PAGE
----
ZARUMA, Ecuador — Gold has been mined in the city of Zaruma in southern Ecuador for over 500 years. The area has suffered a complicated history of extraction and exploitation, and now stands as a prime example of the challenges currently facing the Ecuadoran mining industry.
Approximately 10,000 people in the area surrounding Zaruma make their livings from “artisanal,” or small-scale subsistence mining. The work is backbreaking and the profit margins generally narrow. It is hardly the most efficient way to access the country’s estimated 280.4 tons of unmined gold.
Recognizing what the underground stores of gold, copper, and silver worth an estimated $200 billion could mean for a country with more than a quarter of its population living below the poverty line, President Rafael Correa introduced a bill aimed at encouraging new investment in the mining industry. The measure seeks to diversify the Ecuadoran economy, which is heavy in oil and exports, and to attract companies to make big investments in large-scale mining projects.
Unfortunately for President Correa, the pending legislation was not enough to entice one of its major targets, Canada’s Kinross Gold Corporation, into following through with a planned $1.3 billion mining project in southeastern Ecuador. The development of the Fruta del Norte mine was scrapped after more than two years of negotiation, and is now expected to be taken over by Chinese investors.
China has been an increased presence in Ecuador over the past several years, and Chinese investor groups seem eager to continue the expansion. Having already established a strong presence in the oil sector through China National Petroleum’s and Sinopec’s local subsidiaries, investors are keen to deepen their involvement with the mining industry. Last year Chinese-backed Ecuacorriente signed a $1.4 billion deal with the government to open a large-scale mining project in the Mirador copper deposit. The company is currently negotiating another deal to expand their operations to the Panantza-San Carlos copper deposit.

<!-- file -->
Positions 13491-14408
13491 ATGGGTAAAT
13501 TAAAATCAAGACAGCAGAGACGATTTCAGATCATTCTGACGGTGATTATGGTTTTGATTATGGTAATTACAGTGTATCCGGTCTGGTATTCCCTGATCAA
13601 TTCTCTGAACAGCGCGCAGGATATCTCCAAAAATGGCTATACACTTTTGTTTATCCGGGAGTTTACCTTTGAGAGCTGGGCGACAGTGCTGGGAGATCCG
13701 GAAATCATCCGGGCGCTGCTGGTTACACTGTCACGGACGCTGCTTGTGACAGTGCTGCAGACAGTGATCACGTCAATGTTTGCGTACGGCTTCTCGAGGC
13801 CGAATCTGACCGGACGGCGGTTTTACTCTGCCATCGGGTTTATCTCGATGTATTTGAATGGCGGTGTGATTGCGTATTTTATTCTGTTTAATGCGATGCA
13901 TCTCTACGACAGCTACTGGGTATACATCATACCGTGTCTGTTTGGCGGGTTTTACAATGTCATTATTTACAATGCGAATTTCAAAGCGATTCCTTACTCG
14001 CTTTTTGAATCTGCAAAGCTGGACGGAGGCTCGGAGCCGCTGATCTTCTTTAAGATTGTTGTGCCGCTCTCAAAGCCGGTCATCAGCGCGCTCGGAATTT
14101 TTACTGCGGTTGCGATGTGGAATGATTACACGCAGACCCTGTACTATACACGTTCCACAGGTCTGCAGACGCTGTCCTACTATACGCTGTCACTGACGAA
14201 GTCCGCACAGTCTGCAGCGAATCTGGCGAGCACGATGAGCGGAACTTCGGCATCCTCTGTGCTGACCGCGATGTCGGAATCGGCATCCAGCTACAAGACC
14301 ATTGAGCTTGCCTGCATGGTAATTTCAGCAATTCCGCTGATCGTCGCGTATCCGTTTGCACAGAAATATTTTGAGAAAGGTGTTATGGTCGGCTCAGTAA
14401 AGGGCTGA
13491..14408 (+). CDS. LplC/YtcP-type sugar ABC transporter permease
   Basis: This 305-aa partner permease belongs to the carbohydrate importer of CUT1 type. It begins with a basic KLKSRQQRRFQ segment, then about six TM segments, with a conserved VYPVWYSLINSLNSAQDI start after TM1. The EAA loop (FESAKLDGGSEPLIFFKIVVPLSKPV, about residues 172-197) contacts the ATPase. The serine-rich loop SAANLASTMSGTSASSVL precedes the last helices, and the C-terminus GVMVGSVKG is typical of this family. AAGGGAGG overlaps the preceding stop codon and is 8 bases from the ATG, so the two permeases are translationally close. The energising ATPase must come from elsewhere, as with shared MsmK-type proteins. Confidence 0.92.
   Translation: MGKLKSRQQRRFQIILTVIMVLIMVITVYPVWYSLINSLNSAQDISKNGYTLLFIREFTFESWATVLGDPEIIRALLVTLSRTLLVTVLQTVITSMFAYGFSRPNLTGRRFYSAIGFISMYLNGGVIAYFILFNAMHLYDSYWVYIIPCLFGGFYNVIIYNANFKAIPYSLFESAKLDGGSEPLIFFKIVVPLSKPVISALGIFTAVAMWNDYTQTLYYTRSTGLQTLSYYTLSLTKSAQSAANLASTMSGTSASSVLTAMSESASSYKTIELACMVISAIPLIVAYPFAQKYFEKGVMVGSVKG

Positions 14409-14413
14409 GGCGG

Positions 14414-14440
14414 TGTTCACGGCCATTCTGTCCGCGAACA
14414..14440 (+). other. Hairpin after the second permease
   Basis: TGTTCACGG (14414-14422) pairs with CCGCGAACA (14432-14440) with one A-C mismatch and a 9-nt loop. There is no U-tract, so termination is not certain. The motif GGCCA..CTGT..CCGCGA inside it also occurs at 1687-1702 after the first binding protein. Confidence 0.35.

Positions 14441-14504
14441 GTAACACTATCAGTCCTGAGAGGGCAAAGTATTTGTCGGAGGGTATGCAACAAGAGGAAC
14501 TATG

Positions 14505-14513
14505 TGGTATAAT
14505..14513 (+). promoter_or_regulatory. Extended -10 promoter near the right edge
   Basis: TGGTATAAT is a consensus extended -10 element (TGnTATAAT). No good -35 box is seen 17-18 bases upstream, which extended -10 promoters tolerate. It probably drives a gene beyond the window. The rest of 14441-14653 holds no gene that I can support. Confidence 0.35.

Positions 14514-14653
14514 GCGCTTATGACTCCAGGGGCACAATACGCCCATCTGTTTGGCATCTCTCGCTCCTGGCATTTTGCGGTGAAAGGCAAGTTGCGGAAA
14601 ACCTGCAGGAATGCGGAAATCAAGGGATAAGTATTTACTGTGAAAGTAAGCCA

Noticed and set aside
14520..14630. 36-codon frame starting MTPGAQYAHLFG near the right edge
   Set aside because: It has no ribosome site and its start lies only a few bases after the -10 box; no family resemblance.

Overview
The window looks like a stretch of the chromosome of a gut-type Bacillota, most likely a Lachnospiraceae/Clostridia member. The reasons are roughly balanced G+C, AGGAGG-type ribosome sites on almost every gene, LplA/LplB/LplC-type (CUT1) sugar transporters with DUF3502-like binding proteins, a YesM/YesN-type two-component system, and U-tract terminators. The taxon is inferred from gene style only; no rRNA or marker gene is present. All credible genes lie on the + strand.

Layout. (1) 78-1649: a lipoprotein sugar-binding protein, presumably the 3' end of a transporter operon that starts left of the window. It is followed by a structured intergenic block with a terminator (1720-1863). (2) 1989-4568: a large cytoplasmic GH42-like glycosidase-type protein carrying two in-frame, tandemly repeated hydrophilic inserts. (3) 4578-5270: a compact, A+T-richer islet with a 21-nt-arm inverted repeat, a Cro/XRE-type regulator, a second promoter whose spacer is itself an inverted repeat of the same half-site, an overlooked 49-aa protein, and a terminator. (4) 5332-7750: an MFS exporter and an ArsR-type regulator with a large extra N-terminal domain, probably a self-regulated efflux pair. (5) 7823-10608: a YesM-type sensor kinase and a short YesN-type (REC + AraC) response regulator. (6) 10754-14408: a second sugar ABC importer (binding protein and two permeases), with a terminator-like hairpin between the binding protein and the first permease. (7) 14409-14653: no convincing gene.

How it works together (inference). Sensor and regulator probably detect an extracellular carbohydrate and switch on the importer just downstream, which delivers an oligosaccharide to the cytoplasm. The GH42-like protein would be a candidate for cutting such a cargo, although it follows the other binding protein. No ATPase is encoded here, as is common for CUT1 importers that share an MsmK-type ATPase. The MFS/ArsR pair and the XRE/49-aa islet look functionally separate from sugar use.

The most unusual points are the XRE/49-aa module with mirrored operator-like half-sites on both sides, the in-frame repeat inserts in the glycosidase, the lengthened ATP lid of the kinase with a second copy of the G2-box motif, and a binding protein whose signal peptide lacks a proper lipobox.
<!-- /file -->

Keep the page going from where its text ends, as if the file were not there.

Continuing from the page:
These concessions to major foreign investors with superior capital and technology have not gone unnoticed by concerned indigenous groups. Many groups across the country have protested. Some — like the Shuar — have even marched to Quito. The fear is artisanal miners cannot survive in an industry dominated by huge corporations.
Communities like Zaruma are at the heart of the debate. On one hand, the seemingly inevitable expansion of foreign companies into the area now home to subsistence miners would bolster an important Ecuadoran industry, despite the risk that such an expansion could cause social unrest.
On the other hand, there is the idea that investments should be focused on local mining businesses, like many already operating in Zaruma. The investments would allow these businesses to increase their capital and technology so as to be able to compete for government concessions. Their operations would be smaller projects but would keep the profits in the local community.
The mining of precious metals in Ecuador has a difficult, haunted history, and in many ways the uncertain future of communities like Zaruma demonstrates how complex the issues surrounding the industry remain even today.
– Lauren Brown